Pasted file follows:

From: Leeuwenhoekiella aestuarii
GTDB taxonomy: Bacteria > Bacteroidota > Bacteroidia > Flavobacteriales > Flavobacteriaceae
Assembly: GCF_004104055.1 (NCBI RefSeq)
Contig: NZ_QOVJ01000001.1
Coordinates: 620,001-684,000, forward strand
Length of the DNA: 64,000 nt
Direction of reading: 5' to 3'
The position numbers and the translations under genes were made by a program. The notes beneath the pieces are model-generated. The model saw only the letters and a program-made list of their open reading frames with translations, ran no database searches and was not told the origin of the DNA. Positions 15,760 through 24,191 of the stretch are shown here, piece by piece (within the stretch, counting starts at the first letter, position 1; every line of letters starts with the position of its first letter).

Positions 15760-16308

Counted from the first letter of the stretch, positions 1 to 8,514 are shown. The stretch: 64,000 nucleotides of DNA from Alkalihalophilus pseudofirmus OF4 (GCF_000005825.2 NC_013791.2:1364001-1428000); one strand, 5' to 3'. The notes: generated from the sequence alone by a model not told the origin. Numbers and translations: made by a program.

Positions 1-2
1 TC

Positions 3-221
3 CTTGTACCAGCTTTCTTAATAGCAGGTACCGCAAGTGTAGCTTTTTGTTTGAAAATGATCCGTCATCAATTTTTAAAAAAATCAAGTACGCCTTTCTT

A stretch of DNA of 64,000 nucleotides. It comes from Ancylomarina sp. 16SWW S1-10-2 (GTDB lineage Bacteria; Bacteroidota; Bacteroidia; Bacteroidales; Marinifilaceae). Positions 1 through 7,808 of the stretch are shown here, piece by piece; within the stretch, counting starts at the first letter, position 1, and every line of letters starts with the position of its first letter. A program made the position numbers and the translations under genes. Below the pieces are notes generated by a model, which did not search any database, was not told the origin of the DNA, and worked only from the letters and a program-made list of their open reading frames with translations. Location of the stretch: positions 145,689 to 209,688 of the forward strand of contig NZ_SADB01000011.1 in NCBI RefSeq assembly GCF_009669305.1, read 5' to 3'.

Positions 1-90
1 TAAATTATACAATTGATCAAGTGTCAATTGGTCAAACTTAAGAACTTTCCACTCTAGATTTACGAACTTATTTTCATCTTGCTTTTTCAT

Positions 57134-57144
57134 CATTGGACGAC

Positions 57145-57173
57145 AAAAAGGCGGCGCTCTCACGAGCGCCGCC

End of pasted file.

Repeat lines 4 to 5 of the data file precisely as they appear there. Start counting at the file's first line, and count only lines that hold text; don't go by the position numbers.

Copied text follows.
Contig: NZ_QOVJ01000001.1
Coordinates: 620,001-684,000, forward strand